Canadian Women Changing Healthcare

I happened to catch an episode of the CNN series “The Sixties” which featured the rise of the feminist movement. It caught my immediate attention as we here at Patient Commando were hard at work preparing our 2nd Annual Canadian Women Changing Healthcare. It had escaped my memory that in my lifetime there was a time when there were quotas on the spaces available to women  in medical, dental and law schools. There was a time when airline stewardesses had to be single, with soft hands and were forced to retire at the age of 32. There was a time in my lifetime that women marched in the streets fighting for equality and recognition. The episode reminded me of  many women who led the way – like journalist Gloria Steinem who infiltrated Hugh Hefner’s Playboy empire, Cosmopolitan editor Helen Gurley Brown (Sex and The Single Girl), author Betty Friedan (The Feminine  Mystique) and the National Organization of Women (NOW) who played such important roles in galvanizing what turned into a global movement.

I couldn’t help but think of the many parallels between that time and certain realities that exist in our healthcare system. As Patient Commando and others have pointed out before, 78% [...] continue the story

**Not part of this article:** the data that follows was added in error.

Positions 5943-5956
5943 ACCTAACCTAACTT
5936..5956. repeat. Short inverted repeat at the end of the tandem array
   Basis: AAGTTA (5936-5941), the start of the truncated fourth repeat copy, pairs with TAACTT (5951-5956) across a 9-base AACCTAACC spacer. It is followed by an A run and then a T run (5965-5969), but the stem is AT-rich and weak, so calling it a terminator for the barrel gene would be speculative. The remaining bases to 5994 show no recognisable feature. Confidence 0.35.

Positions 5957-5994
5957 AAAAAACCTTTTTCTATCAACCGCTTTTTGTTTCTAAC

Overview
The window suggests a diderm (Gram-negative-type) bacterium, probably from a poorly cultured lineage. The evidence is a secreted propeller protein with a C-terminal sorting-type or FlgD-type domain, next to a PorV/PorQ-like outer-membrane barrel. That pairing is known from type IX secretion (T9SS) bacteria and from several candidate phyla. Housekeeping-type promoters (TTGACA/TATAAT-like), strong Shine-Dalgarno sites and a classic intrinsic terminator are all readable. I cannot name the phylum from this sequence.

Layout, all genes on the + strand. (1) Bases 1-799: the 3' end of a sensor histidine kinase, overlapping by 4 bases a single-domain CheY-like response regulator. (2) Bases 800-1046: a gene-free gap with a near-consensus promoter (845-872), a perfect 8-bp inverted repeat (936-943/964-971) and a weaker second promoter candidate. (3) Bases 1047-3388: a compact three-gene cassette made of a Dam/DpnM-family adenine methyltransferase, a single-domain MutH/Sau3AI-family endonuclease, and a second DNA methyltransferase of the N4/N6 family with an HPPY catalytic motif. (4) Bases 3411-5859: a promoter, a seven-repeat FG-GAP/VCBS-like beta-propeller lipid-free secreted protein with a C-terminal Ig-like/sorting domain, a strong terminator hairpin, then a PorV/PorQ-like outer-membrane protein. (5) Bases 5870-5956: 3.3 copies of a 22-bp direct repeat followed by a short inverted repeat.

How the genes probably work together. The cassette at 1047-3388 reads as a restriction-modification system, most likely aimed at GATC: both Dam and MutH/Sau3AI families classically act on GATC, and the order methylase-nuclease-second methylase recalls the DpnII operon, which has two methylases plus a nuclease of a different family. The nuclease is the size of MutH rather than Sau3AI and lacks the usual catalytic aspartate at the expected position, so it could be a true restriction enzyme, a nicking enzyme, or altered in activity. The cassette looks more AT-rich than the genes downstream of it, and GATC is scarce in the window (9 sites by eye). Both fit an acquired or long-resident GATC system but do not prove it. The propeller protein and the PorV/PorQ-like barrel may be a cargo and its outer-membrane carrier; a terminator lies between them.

Sherry L. Dupuis, Ph.D.

Sherry L. Dupuis, Ph.D. Sherry Dupuis is the former Director of the Murray Alzheimer Research and Education Program (MAREP), and a Professor in the Department of Recreation and Leisure Studies at the University of Waterloo. Guided by an authentic partnership approach and a number of years experience working in long-term care, Sherry’s research program has focused primarily on identifying ways to improve the quality of the lives of persons living with dementia and their families and to ensuring that the voices of persons with dementia and their informal and formal partners in care are actively included in research, education, and practice.

Sherry is also committed to research as a means of triggering personal transformation and social change. Thus, she is interested in exploring arts-based approaches to research and alternative representations of research results that make research findings more accessible and more effective in shifting images and understandings of dementia and actions in dementia care. Her most recent examples include “Re-imagining Dementia Through the Arts”, a community arts-based project that resulted in eight visual and poetic expressions of dementia from the perspectives of persons living with it and their family members, and “Cracked: New Light on Dementia”, an innovative research-based theatre production that [...] continue the story